You must buy at least one item on the 'branch' before moving on to the next item. So to get Shadows of Desire, one must first buy Imprint, Shadow Walk, and Hellride. You don't need to buy Manipulate Minor Probabilities; it's not on the same 'branch' as Shadows of Desire. However, to buy Manipulate Minor Probabilities, you must first get what is before it on the branch - in this case, Imprint. You don't need to buy Shadow Walk to get Manipulate Minor Probabilities, and you don't need to buy Teleport to get Forge Shadow Highway - they are beside each other on the tree, not before each other. To buy powers of a particular color, you must already have sufficient points in the power as well as fufill the branch requirements. Point requirements for each color are listed at the start of the tree for each power.
*Which powers should I buy?
Whichever ones fit your idea of the character best. However... try to take powers you think you'll be able to understand and use, or at least quickly learn to use. Otherwise you're just wasting points.
*All right. How about items?
Items are put together using the point quality list on the items page. The basic form of each item is free - a belt knife costs just the same as a massive two-handed sword, or a five-mile-long Star Destroyer for that matter. What costs points is the various qualities you give it. You can add as many different qualities to an item as you like, although there is generally a cap on the SIZE of each individual quality. So, for example, most games will let you add as many 4 point qualities to an item as you like, but almost no games will let you add one 16-point quality.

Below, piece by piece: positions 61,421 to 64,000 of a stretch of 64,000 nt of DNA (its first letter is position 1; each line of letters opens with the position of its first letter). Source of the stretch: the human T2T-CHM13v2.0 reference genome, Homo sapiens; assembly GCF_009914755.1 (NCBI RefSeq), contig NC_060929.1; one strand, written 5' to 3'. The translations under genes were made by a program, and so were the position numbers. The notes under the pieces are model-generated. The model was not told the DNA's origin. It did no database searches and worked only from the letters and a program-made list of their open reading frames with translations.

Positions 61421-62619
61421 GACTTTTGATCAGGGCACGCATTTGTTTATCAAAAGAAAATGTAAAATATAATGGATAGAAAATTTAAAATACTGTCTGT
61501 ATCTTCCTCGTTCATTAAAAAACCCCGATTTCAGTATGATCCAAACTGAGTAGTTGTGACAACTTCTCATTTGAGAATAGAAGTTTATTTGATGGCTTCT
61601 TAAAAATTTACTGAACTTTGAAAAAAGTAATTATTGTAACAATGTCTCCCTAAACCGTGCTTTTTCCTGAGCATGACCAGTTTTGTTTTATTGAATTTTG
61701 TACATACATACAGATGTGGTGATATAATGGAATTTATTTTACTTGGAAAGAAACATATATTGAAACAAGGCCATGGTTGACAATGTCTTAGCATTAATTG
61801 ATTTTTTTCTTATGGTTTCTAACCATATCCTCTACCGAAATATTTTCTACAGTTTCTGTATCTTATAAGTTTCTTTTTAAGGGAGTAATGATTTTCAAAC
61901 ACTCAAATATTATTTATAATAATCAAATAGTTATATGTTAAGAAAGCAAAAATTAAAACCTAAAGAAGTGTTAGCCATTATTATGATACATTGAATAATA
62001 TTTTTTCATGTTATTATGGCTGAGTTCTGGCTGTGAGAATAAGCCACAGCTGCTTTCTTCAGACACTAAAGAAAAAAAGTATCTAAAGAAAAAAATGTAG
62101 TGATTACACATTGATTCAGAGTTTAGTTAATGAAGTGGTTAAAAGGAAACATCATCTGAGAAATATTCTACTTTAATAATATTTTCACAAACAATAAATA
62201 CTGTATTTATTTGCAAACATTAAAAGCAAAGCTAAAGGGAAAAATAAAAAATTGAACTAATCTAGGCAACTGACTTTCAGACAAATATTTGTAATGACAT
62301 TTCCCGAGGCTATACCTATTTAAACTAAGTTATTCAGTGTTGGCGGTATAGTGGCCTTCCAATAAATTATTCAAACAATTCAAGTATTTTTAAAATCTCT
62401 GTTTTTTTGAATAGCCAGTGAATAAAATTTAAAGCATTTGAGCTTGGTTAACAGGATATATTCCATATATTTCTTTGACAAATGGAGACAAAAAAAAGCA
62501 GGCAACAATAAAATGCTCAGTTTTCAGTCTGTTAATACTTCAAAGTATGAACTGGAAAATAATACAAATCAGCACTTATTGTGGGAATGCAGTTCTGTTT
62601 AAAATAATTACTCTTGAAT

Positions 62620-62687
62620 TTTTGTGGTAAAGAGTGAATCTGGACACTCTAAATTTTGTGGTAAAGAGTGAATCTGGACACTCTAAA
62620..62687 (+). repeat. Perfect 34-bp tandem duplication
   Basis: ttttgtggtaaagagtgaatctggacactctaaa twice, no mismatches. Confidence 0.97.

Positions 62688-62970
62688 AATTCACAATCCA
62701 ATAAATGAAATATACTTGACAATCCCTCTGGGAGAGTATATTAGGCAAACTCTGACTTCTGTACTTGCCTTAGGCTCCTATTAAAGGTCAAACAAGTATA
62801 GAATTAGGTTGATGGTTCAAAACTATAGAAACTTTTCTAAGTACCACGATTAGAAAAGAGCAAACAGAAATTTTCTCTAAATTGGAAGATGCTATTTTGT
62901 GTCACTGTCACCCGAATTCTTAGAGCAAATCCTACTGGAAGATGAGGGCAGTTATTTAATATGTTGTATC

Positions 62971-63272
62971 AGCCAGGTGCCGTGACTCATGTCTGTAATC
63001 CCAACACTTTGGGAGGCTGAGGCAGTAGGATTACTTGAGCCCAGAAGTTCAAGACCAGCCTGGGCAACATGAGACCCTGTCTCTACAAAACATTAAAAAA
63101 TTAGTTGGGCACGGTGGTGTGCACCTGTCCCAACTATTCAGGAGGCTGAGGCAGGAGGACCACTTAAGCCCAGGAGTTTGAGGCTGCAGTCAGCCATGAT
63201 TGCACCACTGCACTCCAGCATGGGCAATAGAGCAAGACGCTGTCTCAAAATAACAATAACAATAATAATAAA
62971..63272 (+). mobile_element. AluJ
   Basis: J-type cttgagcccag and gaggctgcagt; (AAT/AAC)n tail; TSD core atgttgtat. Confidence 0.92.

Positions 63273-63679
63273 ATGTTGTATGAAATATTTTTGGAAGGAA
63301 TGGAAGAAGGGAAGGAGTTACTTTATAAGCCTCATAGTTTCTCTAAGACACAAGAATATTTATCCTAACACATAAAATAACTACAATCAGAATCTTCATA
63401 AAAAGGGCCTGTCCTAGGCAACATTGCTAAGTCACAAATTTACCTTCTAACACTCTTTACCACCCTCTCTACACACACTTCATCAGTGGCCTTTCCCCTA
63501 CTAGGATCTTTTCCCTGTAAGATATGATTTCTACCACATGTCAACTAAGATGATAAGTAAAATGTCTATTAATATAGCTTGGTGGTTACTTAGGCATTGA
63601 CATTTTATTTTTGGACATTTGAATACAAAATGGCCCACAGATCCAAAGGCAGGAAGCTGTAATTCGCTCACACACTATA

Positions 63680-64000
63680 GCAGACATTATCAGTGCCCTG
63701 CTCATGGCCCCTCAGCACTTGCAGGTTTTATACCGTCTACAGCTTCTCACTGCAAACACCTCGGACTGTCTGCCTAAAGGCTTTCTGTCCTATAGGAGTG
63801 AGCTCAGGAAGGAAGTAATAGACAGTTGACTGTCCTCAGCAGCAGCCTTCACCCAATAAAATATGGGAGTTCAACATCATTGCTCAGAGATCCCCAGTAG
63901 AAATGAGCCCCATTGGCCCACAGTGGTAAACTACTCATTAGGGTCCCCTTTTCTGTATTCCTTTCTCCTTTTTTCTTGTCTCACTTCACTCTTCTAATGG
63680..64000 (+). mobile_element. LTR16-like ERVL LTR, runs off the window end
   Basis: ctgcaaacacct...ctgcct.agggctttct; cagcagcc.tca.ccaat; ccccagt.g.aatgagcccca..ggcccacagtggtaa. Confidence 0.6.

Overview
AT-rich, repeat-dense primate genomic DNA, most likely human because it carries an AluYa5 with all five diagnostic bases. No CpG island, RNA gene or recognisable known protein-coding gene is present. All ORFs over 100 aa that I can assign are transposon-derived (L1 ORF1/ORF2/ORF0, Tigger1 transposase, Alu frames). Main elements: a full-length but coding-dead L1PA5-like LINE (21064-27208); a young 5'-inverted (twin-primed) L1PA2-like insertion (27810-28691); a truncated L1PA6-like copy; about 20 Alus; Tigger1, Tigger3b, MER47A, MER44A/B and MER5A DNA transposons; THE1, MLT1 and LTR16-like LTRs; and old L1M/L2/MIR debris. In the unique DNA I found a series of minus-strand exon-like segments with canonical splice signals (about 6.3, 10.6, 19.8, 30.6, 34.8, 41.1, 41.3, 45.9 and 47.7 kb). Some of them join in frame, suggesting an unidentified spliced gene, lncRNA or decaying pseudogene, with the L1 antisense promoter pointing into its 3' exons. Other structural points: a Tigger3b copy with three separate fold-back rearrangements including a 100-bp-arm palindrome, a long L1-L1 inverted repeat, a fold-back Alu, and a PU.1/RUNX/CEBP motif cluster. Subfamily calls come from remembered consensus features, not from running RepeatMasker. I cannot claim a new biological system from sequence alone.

On the same page as items. You can buy yourself an entire universe, outfitted however you like, of any size, for only one measly point. For a few more, you can add it things that give you control over the timeflow, access barriers to keep out the riffraff, and other nifty things. Having your own fortress to hole up in when things get bad can be handy.
*All right. How about allies and enemies?
By spending a few points, you can buy the favor of important retainers of Amber, NPC family members, or even Lords of Chaos. This basically makes them well-disposed towards you and willing to lend their aid or do you favors. It does not make them your unquestioning servants or flunkies. All the same, it can be very useful in Amber to have someone who you know for sure is on your side. Enemies is the reverse. You get points in return for having several people who will actively try to do you ill. There is a cap of 20 points worth of enemies, and if you take that many you'd better be real good.
*Hey... all the ways available to get extra points are really bad for my character!
Oh, you noticed?
*Isn't there any way to get a few extra points that won't screw my character over?
Yes, there is. You can do contributions for the GM. This can take the form of all sorts of things, from keeping a character diary, to writing fiction or poetry, to drawing or computer-producing 'trumps' of the characters, to keeping a campaign log, to outright bribery. There's a cap of 20 points for this. I am very flexible in what a person can do, and willing to work with people on this. And also willing to give bad stuff equal to your debt if you don't follow through.
*Do I get any more points over the course of the game?